By Marcus Leach

TIGA, the trade association representing the UK games industry, has proposed that the Scottish Government should examine the establishment of a Creative Content Fund (CCF) to encourage new studio formation, stimulate the generation of new IP and co-fund new content development.

TIGA made the proposal in the face of the UK Coalition’s Government on-going failure to introduce Games Tax Relief, a sector specific tax break for games development.

In 2010, the UK Coalition Government reneged on pre-election promises and failed to introduce a tax break for games production — leaving developers in Scotland and throughout the UK at a disadvantage to their international competitors, many of whom benefit from tax breaks, which effectively reduces the cost of employment and games production.

58 per cent of Scottish game developers in a TIGA survey said that a lack of finance was holding back their businesses. The UK Coalition Government failed to introduce Games Tax Relief, with the result that investment and jobs are going overseas to countries such as Canada which have tax relief. Although the Scottish Government supports Games Tax Relief, it does not yet have the power to introduce such a relief. TIGA has therefore proposed that the Scottish Government could consider the establishment of a Creative Content Fund to provide match funding to Scottish game developers on a commercial basis.

"The Westminster Coalition Government is failing to invest in the Scottish and UK game development sector. The Scottish Government now has the chance to show decisive leadership in support of the video games industry by adopting TIGA’s proposal for a Creative Content Fund," Dr Richard Wilson, TIGA CEO, said.

"TIGA’s proposed CCF would improve developers’ access to finance, stimulate original IP generation and promote studio growth. It would enhance the independence of developers and strengthen the prospects for the expansion of the Scottish video games industry.”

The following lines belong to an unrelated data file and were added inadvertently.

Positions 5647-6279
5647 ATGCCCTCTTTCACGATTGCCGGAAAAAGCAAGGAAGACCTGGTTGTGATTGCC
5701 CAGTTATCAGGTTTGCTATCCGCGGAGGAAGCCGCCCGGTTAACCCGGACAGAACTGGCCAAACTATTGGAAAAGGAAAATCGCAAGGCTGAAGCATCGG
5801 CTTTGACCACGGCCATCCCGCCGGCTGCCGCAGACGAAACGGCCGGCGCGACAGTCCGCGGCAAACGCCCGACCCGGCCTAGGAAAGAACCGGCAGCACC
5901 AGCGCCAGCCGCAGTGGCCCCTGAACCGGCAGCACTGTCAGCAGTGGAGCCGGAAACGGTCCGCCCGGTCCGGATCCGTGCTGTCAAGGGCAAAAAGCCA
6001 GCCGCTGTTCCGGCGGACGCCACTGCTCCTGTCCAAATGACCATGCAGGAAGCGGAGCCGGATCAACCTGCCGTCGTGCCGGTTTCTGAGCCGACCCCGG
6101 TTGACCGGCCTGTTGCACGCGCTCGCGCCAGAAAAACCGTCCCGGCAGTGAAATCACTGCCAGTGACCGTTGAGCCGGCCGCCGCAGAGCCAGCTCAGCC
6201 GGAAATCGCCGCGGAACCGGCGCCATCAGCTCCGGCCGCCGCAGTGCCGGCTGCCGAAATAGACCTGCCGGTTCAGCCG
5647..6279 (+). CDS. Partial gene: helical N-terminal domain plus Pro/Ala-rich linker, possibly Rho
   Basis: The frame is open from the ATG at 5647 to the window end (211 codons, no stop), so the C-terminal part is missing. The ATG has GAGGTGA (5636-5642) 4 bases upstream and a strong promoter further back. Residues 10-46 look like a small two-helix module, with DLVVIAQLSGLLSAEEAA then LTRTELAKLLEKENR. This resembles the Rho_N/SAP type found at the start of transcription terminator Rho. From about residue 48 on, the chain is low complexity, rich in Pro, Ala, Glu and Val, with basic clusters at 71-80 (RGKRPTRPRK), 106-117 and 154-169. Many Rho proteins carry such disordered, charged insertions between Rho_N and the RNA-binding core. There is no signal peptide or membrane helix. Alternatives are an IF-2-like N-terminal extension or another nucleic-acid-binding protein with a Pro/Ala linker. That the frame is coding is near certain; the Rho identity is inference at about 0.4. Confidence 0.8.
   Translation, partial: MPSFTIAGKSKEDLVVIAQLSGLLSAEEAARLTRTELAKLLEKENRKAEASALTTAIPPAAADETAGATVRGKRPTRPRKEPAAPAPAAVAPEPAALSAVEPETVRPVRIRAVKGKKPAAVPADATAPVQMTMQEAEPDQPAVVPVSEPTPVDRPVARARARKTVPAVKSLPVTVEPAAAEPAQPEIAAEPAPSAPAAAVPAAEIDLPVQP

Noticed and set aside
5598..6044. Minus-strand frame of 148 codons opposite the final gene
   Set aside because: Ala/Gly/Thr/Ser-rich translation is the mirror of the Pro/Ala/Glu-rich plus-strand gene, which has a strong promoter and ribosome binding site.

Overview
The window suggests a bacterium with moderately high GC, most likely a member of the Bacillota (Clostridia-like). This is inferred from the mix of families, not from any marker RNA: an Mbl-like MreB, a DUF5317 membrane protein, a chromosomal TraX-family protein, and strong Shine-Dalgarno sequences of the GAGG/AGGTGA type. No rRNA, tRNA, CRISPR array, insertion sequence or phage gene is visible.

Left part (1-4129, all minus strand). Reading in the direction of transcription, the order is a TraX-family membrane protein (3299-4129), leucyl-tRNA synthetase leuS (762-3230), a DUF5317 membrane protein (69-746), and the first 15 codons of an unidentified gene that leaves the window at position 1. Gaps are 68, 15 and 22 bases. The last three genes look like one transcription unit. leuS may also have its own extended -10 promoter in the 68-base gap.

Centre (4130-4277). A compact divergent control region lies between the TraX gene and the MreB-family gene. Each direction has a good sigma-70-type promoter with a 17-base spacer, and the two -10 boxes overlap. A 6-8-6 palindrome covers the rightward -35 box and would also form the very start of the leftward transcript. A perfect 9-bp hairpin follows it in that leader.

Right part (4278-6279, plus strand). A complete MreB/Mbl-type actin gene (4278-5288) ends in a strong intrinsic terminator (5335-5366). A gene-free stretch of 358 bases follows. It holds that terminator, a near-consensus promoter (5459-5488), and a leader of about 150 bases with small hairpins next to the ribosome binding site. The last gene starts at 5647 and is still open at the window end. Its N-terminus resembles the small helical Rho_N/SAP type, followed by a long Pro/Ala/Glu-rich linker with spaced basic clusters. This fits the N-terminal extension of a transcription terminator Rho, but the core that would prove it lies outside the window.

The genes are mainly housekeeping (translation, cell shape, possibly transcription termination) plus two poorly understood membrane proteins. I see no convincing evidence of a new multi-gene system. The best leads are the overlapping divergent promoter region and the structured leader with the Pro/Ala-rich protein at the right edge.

Key features of the CCF:

- The CCF could provide funding of up to £100,000 to game developers. The CCF should make investment available in the form of matched funding (i.e. pound for pound) repayable contribution in approved game production projects.

- The CCF would operate on a commercial basis and so would be entitled to recoup the money from recipients out of successful sales of those games once they had generated a certain amount of revenue and over an agreed time period, together with a defined share of the additional profits. These profits could then be used to augment the CCF and applied to future projects.

- The CCF would be entitled to invest in a broad range of game development projects in order to cover both the breath of interactive entertainment content, as well as the wide range of platforms on which such content is distributed.

-The CCF should only invest in projects where the developer owns the IP.

- The CCF should additionally aim to invest in games that are innovative in terms of content, gameplay and business models.

The proposal is supported by a range of Scottish game development studios and universities.

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